The ACLU recently published an interactive map on the web that categorizes states based on the strength of privacy laws enacted. This was based on four categories of privacy laws which included law enforcement access to electronic communications, location tracking, automatic license plate readers, and domestic surveillance drones.
It was noted that just because there is a state law regarding privacy protections in one or more of the listed areas, it does not automatically translate in to stronger privacy rights. For example, Texas has drone laws, but these laws are insufficient and may even be harmful to individuals.
According to the ACLU’s map, Utah was the winner as the state with the greatest privacy protection. It is ironic that Utah is one of the most conservative states.
It is often thought that, from a libertarian standpoint, Republicans are stronger on economic issues and Democrats are stronger on issues of civil liberties. So it is interesting to note that heavily Democratic states such as California and New York did not rank well for privacy protections. But it is also fair to note that there are some Republican/ conservative states that did not rank well either.
Decentralization is Our Only Hope
In a country of over 300 million people, it is almost impossible to significantly change anything in Washington DC. It is even hard when there are millions of people trying to change the same thing.
Washington DC is run by lobbyists and corporate interests. It is also run by bureaucracies. It is quite difficult to change this. I have pointed out in the past that is almost impossible to get rid of the National Security Agency (NSA), barring some kind of major federal bankruptcy. Even then, I’m not so sure.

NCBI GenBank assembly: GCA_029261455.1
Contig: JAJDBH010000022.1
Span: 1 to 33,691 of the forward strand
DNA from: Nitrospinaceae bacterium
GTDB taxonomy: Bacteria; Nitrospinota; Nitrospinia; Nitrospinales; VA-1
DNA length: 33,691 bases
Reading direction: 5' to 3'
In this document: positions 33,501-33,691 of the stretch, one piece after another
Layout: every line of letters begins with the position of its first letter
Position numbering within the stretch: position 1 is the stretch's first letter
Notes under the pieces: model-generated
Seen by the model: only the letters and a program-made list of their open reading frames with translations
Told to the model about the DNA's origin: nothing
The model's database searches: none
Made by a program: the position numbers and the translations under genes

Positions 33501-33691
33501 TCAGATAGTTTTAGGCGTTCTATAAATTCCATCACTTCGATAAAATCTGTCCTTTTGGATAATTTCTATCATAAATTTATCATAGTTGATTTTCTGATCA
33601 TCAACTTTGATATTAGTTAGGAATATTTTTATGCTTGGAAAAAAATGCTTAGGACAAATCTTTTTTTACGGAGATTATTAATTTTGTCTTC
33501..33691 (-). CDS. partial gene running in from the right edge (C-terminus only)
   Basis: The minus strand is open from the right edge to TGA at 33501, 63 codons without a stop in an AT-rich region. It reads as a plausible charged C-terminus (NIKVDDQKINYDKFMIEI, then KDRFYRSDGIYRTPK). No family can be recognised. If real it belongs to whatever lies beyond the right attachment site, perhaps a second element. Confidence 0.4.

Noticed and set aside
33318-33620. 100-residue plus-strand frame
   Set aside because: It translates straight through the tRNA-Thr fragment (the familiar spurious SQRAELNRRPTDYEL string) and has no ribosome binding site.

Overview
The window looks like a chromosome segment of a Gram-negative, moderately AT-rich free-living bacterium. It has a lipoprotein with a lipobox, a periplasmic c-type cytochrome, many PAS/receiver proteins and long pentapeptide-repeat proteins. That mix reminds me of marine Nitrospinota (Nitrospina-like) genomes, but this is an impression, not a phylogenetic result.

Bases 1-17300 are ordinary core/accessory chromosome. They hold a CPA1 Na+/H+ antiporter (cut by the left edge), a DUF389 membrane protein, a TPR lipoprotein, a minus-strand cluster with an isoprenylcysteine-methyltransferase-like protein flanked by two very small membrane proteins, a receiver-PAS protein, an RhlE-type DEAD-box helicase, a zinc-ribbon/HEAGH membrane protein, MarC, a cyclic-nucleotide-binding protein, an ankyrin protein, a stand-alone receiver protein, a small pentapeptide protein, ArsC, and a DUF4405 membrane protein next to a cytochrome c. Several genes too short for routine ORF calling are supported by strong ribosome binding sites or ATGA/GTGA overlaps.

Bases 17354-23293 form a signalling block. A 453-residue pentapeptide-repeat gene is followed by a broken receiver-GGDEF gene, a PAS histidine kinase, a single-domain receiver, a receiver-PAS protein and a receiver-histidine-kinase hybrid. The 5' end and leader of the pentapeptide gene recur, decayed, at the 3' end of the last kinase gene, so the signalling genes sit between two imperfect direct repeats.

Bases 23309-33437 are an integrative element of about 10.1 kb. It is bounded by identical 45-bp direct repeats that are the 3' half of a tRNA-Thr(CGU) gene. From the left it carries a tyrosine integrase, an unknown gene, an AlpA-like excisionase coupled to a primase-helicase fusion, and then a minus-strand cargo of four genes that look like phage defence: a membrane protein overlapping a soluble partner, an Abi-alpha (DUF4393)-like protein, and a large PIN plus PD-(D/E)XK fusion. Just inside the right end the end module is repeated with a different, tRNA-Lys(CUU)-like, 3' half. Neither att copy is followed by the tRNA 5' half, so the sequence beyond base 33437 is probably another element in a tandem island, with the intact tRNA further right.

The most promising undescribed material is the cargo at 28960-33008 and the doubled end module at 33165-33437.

But there is a little bit more hope in seeing that many states are passing laws to provide greater privacy protections from government. This must continue. I always say that if you can’t change a local or state law, then there is no way you are going to make it happen on the national stage, assuming it is a change that would somehow reduce government power.
One thing we will eventually need to see are state laws with some teeth against the federal government. We can’t put the cart before the horse though. We must see strong state laws against government spying that are first enforced at the state and local levels. When this becomes more widespread, then we may begin to see some stronger stands against Washington DC.
One possibility is that states begin to invoke the idea of nullification. State laws should be passed that essentially nullify federal laws (or actions) because they are unconstitutional and a clear violation of liberty. Federal spying with no warrants is not authorized by the U.S. Constitution.
The big question comes if the states actually try to enforce this. What are the states going to do to stop a federal government that is constantly spying?
It is probably not a coincidence that Utah was ranked as having the best privacy protection laws when the NSA has a huge data center in the state. This is where your emails and other electronic communications are being stored.
There are already movements that are attempting to get Utah legislators to shut off the water supply going to the data center, as it supposedly uses over one million gallons of water every day. While I think this movement is probably premature, it is an interesting idea. But for the Utah legislature to take a stand this big against the powerful U.S. government, it is going to take some major support from the citizenry.
As technology continues to advance, the NSA is only going to get worse. We will live in a world of virtually no privacy. The good news is that free individuals and groups of individuals will also use new technologies in ways to fight back and make the NSA’s job more difficult.